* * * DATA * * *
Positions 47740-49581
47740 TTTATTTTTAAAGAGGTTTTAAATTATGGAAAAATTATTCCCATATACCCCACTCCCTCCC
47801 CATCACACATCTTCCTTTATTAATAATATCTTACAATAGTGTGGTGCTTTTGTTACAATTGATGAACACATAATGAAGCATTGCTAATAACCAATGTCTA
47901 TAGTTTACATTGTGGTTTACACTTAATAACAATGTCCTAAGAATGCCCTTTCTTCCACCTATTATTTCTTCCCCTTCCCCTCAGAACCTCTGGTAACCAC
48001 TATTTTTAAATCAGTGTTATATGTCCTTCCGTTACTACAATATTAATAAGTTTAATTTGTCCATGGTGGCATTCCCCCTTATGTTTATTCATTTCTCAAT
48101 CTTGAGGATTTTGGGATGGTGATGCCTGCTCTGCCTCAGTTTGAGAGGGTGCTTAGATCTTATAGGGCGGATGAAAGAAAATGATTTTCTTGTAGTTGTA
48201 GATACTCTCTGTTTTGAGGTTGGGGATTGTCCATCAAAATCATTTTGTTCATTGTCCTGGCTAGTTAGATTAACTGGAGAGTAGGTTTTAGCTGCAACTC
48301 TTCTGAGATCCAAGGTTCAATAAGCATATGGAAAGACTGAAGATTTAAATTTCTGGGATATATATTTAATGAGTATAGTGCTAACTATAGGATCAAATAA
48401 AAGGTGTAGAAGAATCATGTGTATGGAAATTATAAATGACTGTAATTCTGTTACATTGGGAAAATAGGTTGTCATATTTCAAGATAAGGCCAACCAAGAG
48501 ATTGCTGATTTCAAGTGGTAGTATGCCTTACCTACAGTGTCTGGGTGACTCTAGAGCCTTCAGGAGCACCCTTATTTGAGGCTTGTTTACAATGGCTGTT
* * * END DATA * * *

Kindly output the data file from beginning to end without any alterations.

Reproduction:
Positions 47740-49581
47740 TTTATTTTTAAAGAGGTTTTAAATTATGGAAAAATTATTCCCATATACCCCACTCCCTCCC
47801 CATCACACATCTTCCTTTATTAATAATATCTTACAATAGTGTGGTGCTTTTGTTACAATTGATGAACACATAATGAAGCATTGCTAATAACCAATGTCTA
47901 TAGTTTACATTGTGGTTTACACTTAATAACAATGTCCTAAGAATGCCCTTTCTTCCACCTATTATTTCTTCCCCTTCCCCTCAGAACCTCTGGTAACCAC
48001 TATTTTTAAATCAGTGTTATATGTCCTTCCGTTACTACAATATTAATAAGTTTAATTTGTCCATGGTGGCATTCCCCCTTATGTTTATTCATTTCTCAAT
48101 CTTGAGGATTTTGGGATGGTGATGCCTGCTCTGCCTCAGTTTGAGAGGGTGCTTAGATCTTATAGGGCGGATGAAAGAAAATGATTTTCTTGTAGTTGTA
48201 GATACTCTCTGTTTTGAGGTTGGGGATTGTCCATCAAAATCATTTTGTTCATTGTCCTGGCTAGTTAGATTAACTGGAGAGTAGGTTTTAGCTGCAACTC
48301 TTCTGAGATCCAAGGTTCAATAAGCATATGGAAAGACTGAAGATTTAAATTTCTGGGATATATATTTAATGAGTATAGTGCTAACTATAGGATCAAATAA
48401 AAGGTGTAGAAGAATCATGTGTATGGAAATTATAAATGACTGTAATTCTGTTACATTGGGAAAATAGGTTGTCATATTTCAAGATAAGGCCAACCAAGAG
48501 ATTGCTGATTTCAAGTGGTAGTATGCCTTACCTACAGTGTCTGGGTGACTCTAGAGCCTTCAGGAGCACCCTTATTTGAGGCTTGTTTACAATGGCTGTT